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Hiking Safety Tips

Posted on March 6th, 2015

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camping safety pepper sprayHiking And Camping Safety Tips To Help You Out On The Trails

It’s getting to be that time of the year. It’s time to start getting things ready for a nice Spring hike.  Along with having a Trail Saver in hand, below are some great hiking safety tips.

Make sure to check out our complete hiking and camping safety product, the Trail Saver.

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  • Avoid hiking alone because the “buddy system” is safer during any type of activity. If traveling with a group, never stray from the group. If hiking alone, pick a well traveled trail.
  • Tell someone where you are going and when you will return.
  • Don’t forget to check in with them when you get back.
  • Stay on marked trails. Making shortcuts and “bushwhacking” causes erosion and greatly increases your chance of becoming lost. As you hike, pay attention to trail blazes (paint marks on trees) and landmarks. A double blaze indicates a change in trail direction or intersection, so be sure to follow the correct trail.
  • Never climb on waterfalls. A high number of injuries and deaths occur on waterfalls and slippery, wet rocks.
  • Always carry quality rain gear and turn back in bad weather. If you become wet or cold, it is important to get dry and warm as quickly as possible, avoiding hypothermia.
  • Dress in layers and avoid cotton. Today’s hikers can choose from numerous fabrics that wick moisture, dry quickly or conserve heat. Many experienced hikers wear a lightweight shirt that wicks moisture, while carrying a fleece pullover and waterproof jacket in a daypack.
  • All hikers (especially children and older adults) should carry a whistle, which can be heard far away and takes less energy than yelling. Three short blasts is a sign of distress.
  • Carry plenty of drinking water and never assume stream water is safe to drink. Frequent hikers might consider buying a water filter or water purifying tablets at an outdoor supply store.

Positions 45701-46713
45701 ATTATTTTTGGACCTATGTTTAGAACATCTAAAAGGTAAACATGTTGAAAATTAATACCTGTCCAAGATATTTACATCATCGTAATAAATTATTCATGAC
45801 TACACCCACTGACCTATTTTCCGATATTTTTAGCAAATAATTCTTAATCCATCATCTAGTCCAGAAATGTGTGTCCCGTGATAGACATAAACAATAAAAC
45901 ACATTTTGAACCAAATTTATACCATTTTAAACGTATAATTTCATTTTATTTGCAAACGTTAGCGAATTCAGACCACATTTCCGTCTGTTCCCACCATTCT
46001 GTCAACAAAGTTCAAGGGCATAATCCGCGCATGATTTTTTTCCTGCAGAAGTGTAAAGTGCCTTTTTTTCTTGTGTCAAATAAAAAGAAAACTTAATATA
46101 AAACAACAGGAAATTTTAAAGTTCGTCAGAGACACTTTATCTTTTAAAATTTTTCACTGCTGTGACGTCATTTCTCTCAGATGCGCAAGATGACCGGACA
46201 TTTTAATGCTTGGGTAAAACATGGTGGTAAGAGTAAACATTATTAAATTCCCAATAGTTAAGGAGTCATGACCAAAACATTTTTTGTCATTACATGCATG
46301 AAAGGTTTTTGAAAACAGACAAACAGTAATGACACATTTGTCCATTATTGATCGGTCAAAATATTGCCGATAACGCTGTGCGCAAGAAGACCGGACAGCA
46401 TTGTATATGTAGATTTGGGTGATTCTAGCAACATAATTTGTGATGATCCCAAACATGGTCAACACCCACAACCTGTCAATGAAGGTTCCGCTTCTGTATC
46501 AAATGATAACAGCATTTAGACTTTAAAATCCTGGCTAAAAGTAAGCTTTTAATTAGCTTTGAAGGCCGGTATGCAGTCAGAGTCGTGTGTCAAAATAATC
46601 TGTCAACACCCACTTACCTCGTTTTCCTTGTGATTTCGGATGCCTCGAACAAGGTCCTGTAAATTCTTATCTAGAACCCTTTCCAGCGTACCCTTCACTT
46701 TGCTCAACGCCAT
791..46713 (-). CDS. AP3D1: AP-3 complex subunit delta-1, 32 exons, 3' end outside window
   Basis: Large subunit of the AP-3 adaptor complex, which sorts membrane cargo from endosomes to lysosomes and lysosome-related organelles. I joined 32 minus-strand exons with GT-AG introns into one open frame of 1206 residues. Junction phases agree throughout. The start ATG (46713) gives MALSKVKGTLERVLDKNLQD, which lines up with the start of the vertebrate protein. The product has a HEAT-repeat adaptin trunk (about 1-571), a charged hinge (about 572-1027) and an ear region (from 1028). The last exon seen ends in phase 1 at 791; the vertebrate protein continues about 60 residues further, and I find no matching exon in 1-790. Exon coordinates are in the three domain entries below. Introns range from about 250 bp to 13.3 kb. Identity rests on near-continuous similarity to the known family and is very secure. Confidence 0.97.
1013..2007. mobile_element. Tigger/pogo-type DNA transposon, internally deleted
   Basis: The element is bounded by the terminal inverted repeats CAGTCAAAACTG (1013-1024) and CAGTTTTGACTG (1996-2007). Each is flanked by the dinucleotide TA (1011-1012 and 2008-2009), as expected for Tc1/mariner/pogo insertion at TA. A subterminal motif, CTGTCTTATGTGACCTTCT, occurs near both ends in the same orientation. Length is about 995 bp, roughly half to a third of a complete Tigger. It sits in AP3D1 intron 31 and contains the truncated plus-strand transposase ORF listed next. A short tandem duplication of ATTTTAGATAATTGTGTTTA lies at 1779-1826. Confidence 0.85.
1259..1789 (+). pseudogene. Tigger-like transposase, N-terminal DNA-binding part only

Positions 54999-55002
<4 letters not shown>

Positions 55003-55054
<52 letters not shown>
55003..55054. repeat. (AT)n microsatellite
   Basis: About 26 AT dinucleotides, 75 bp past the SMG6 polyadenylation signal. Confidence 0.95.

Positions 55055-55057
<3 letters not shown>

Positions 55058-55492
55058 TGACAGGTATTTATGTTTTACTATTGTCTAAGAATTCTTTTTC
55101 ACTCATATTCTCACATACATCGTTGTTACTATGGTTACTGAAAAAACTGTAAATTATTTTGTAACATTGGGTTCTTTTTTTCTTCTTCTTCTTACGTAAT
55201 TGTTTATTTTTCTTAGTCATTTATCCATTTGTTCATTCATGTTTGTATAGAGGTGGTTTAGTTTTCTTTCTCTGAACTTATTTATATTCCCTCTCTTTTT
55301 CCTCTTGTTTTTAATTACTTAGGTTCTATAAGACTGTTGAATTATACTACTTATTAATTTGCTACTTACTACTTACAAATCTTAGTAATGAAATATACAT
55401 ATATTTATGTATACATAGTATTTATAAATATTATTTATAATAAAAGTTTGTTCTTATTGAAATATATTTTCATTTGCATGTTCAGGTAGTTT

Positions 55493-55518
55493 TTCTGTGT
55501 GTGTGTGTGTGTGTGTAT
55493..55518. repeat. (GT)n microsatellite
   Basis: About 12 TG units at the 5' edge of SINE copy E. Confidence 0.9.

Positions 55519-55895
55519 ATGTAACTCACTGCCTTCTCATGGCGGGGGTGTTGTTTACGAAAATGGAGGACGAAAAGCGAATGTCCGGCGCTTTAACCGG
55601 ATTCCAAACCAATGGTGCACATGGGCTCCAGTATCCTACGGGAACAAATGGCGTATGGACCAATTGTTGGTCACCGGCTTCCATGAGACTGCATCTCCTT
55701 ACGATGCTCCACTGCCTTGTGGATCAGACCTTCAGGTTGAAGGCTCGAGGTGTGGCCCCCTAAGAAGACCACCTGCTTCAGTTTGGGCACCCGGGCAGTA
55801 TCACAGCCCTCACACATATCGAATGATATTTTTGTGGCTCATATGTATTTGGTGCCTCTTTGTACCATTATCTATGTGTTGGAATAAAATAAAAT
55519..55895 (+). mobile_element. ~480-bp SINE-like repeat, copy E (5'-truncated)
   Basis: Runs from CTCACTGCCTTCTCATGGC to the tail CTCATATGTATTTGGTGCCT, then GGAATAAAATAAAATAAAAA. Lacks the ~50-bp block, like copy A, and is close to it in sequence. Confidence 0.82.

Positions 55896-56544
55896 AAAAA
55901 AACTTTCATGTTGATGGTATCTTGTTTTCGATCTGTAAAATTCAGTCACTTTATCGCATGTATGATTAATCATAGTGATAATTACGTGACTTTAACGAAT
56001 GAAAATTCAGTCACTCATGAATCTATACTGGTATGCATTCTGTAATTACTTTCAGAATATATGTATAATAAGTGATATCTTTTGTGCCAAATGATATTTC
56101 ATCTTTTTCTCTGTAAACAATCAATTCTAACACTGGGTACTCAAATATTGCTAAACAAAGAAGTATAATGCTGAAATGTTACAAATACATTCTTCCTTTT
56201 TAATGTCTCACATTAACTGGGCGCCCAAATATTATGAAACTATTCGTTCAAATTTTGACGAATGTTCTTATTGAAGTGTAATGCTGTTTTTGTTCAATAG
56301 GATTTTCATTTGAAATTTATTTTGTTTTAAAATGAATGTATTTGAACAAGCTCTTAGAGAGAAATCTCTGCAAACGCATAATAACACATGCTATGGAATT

• Don’t count on cell phones to work in the wilderness, but if they do, be able to give details about your location. Telling rescue personnel that you’re lost by a big tree won’t help as much as telling which trailhead you started from and how long you’ve been hiking.
  • Don’t rely on a GPS to prevent you from getting lost. Batteries can die or the equipment can become damaged or lost.
  • Invest in good hiking socks and boots such as those found at sporting goods stores. Avoid blisters by carrying “moleskin” (available at drug stores) and applying it as soon as you feel a hot spot on your feet. Available in the foot care section of drug stores, moleskin is like felt that sticks to your skin.
  • Wear bright colors. Don’t dress children in camouflage.

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Reviews


Women's Running Magazine

Personal Savers are revolutionizing the way active women can protect themselves...
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Bonnie Dewkett - The Joyful Organizer

I wore this for running and while I was worried it was going to be bulky and uncomfortable, I really forgot I had it on...
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Jenny Hadfield - Runners World, Active.com

A product even McGyver would be proud of, Personal Savers are revolutionizing the way you protect yourself while enjoying your favorite activities...
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About Personal Savers


The idea for Personal Savers was born in 1995 by Derek Downing and Chad Smith, two national and world champion professional inline speed skaters. While training on the open roads in Georgia, they always came across unruly drivers and stray dogs nipping at their feet. Derek's father David Downing owned an in house pepper spray business that sold to police forces worldwide which helped spark the idea of the original Wrist Saver.

The original Wrist Saver was a crude version of itself today but the concept to keep people safe while being active was born. That idea grew into an actual company, but with the strains of traveling for competitions the business was put on hold...
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